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Time to be Ambitious and Concrete about a New Eastern Kentucky Economy

 

Hazard Herald, September 10, 2014

By Justin Maxson

 

A year ago, Governor Beshear and Congressman Rogers announced the Shaping Our Appalachian Region (SOAR) process as a way to involve eastern Kentuckians in planning a new economic future given the decline in coal and the region's other longstanding economic challenges. In the next couple of weeks, the SOAR leadership team will meet to review the economic development ideas gathered over the last six months from a series of public listening sessions.

 

The next stage of this process is critical. As the economic challenges facing eastern Kentucky continue to worsen, the public dialogue about the region's future must get broader, bolder and more specific.

 

It has been essential that the conversation to date has provided opportunities for public input. In the next stage, we must redouble our commitment to involving more of the region's residents in this process. Leaders who have been reluctant to talk about the need for new ideas should also join in the conversation.

 

It's time to get ambitious and concrete about how we will begin building a new eastern Kentucky economy.

 

As that work moves forward, it's important to remember that there will be no one size fits all solution to the challenges that face us. It's increasingly clear to many that attracting out of state companies alone will not be the answer to what ails eastern Kentucky. We need investments in a range of development strategies with potential.

 

A fair bit is already known about what works to grow a diverse and thriving economy that benefits people in need. Invest in your people through education and leadership development. Support the foundations of entrepreneurship and small business development. Invest in physical and 21st century infrastructure like broadband. Grow economic opportunities tied to specific parts of the economy with potential, including local foods production, forestry or healthcare, to name a few.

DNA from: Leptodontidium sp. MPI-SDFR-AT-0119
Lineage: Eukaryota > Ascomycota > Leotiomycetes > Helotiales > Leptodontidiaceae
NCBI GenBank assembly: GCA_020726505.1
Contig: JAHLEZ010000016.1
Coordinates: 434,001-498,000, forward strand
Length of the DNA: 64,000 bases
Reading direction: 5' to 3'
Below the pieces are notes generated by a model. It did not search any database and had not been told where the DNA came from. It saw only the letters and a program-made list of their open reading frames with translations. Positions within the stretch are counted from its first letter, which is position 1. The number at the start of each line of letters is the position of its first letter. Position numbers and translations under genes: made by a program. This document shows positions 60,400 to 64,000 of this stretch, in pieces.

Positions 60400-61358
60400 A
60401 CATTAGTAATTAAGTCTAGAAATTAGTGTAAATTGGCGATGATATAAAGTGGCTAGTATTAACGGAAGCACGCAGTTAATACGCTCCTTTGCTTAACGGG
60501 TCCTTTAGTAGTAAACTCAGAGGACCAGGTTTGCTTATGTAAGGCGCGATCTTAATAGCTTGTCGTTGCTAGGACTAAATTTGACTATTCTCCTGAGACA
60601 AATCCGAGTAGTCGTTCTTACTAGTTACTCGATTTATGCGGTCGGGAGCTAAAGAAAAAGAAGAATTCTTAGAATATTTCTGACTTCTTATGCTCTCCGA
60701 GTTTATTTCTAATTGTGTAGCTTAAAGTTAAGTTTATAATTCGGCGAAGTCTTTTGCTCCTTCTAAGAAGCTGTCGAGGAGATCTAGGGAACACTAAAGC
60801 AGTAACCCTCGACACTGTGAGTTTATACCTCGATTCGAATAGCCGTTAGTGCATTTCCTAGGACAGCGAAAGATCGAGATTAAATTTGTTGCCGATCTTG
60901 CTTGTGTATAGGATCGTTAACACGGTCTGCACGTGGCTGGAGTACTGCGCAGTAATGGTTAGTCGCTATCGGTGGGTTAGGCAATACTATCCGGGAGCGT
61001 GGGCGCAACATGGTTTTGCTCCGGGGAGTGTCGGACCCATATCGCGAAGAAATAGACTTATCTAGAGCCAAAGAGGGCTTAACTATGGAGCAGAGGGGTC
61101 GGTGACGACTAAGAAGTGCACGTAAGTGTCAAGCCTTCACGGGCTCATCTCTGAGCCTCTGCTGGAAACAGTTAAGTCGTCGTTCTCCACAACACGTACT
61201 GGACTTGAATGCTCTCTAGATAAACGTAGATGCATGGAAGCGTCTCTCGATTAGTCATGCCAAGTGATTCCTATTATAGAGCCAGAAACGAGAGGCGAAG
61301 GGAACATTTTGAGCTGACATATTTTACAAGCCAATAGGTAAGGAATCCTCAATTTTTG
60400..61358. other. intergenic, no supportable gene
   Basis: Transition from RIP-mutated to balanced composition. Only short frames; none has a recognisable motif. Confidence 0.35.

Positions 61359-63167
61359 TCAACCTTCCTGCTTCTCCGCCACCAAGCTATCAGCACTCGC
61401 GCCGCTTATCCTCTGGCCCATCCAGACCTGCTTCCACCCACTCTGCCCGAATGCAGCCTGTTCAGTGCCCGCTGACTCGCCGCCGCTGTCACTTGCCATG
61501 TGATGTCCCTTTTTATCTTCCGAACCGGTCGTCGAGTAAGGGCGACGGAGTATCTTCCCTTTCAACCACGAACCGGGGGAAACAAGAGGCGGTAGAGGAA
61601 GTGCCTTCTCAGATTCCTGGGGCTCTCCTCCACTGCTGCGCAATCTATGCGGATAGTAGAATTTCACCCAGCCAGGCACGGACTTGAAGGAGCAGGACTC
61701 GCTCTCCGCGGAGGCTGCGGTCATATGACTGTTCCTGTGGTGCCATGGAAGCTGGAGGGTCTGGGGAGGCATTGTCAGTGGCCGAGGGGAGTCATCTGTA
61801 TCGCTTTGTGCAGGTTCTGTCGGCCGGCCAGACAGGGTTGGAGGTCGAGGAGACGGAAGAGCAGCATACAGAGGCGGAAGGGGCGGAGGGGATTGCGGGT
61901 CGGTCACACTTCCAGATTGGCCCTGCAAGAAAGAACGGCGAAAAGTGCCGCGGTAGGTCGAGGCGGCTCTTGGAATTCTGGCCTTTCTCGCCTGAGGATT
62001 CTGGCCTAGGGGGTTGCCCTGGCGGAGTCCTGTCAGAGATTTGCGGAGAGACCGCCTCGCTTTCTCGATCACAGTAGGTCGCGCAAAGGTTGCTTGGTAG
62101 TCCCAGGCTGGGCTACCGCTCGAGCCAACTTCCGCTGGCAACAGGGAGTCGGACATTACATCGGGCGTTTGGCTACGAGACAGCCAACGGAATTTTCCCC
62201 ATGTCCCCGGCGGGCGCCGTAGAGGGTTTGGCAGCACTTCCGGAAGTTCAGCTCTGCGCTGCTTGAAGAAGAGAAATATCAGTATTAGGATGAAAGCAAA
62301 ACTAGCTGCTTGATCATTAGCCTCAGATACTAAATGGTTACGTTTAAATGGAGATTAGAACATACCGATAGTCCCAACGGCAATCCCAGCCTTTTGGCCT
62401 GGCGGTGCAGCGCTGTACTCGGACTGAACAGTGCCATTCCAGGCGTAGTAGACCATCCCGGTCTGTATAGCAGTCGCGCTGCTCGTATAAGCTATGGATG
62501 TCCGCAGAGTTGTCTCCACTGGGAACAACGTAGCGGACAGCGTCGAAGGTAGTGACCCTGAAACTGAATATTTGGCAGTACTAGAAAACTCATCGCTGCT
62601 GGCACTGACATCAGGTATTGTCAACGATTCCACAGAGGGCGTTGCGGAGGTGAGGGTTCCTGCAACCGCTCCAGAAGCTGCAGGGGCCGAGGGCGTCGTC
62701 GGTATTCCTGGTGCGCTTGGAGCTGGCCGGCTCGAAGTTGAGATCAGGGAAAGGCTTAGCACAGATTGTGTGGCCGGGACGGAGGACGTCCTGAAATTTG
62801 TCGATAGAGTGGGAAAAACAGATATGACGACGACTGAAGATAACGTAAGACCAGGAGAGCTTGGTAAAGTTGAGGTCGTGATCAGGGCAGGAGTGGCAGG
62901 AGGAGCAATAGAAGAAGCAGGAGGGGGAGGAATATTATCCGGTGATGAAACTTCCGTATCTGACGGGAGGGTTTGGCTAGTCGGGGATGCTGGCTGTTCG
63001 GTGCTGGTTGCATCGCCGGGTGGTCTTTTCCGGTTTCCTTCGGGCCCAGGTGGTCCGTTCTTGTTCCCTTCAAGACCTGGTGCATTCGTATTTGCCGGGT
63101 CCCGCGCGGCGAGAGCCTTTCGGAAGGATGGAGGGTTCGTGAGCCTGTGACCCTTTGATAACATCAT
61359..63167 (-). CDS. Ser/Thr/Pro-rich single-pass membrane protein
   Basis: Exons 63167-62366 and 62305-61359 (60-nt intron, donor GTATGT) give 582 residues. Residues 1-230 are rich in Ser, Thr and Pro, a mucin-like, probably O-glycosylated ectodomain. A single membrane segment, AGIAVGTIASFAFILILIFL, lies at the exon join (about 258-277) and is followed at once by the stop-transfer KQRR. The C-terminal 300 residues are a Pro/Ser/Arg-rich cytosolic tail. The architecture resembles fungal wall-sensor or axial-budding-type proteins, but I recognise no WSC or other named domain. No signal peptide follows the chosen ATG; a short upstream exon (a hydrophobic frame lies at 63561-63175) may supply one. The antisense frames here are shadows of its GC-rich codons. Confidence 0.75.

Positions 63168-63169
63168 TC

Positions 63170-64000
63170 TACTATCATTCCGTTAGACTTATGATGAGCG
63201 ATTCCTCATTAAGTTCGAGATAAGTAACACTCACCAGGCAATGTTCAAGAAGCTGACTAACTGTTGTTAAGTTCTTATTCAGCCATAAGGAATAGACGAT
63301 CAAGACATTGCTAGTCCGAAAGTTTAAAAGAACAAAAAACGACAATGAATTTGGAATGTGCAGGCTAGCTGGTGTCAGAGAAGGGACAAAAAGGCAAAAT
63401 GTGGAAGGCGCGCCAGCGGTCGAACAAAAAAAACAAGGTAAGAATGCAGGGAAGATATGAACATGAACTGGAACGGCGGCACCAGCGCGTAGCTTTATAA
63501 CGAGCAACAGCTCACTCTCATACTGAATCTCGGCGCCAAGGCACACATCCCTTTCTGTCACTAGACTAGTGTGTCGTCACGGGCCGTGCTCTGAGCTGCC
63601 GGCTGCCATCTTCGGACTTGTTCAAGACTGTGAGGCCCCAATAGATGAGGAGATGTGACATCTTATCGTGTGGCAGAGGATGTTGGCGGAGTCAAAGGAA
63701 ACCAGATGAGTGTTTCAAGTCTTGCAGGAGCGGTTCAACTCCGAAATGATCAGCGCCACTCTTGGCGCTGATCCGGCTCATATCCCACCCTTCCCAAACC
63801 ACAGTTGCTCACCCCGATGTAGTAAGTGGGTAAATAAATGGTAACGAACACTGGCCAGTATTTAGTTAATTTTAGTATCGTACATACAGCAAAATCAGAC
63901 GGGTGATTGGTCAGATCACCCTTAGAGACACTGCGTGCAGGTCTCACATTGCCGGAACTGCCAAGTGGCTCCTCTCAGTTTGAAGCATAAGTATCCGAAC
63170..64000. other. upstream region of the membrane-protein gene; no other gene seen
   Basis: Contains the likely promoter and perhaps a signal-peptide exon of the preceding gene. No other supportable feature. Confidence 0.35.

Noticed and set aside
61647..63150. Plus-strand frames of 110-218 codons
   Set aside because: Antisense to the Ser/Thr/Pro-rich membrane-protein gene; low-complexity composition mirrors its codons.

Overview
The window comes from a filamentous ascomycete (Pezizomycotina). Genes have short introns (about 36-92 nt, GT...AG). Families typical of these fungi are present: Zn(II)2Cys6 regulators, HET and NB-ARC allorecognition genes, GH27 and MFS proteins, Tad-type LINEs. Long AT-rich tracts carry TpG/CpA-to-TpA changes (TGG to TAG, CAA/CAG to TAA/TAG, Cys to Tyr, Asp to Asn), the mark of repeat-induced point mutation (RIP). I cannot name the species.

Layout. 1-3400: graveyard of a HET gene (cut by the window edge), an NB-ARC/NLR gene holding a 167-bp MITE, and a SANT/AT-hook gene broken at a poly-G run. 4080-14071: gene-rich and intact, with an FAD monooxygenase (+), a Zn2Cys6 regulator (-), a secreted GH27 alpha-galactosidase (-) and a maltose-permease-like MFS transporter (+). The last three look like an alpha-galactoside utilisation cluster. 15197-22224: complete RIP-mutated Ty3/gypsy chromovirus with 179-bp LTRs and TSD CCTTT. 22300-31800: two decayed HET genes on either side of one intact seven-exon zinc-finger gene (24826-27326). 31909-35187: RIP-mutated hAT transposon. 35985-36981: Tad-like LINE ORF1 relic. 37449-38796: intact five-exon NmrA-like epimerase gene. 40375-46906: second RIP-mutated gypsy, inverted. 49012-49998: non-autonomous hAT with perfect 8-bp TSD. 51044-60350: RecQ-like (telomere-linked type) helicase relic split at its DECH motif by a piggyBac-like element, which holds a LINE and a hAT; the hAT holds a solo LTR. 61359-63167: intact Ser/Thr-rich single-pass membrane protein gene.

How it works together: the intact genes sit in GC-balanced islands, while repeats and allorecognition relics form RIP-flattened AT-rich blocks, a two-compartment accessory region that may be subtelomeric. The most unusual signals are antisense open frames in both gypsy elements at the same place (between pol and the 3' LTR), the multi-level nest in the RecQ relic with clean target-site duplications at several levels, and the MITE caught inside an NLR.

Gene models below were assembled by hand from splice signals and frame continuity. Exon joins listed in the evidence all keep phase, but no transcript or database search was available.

Eastern Kentucky is blessed with assets and challenges that with the right solutions can be a critical part of a brighter future for the region. What if we acted on a vision of helping 5,000 small businesses to add 1-2 new employees? What if 50,000 households got energy efficiency upgrades? What if 20,000 school children ate locally grown food each day? How many dollars would these ideas save and jobs would they create?

 

East Kentucky needs big ideas and practical strategies to implement in concrete ways.

 

Entrepreneurship support, energy efficiency, local foods and forestry are all examples of strategies and economic opportunities that are playing a real and growing role in the region. With the right amount of investment, those sectors could be instrumental in supporting a stronger and more supportive economy. There are powerful examples today of local farmers, foresters, contractors and business owners all contributing to the economy we want and need.

 

In the coming weeks, the Mountain Association for Community Economic Development (MACED) will release five strategy briefs outlining ideas that people who care about the region can use to shape its future. These strategy briefs will describe existing opportunities for entrepreneurship, energy efficiency, local foods, forestry and investment in the region and what can be done to increase the impact of these development strategies. 

 

We'll release one strategy brief every Monday through Oct. 6 at this address: maced.org/strategybriefs.htm. Two strategy briefs — "Support Entrepreneurs" and "Energy Efficiency" — are already posted.

 

We know these aren't the only good ideas out there, but they are areas with opportunities to be had if we are ready to pursue them. Eastern Kentucky can shape a new road forward. While the situation is challenging, there are directions we can take with proven positive results.

 

There are hopeful signs from the last year: a growing willingness to discuss the need for change and to ask people in the region what they think. Now we must build on that momentum with aggressive actions that begin making a real difference.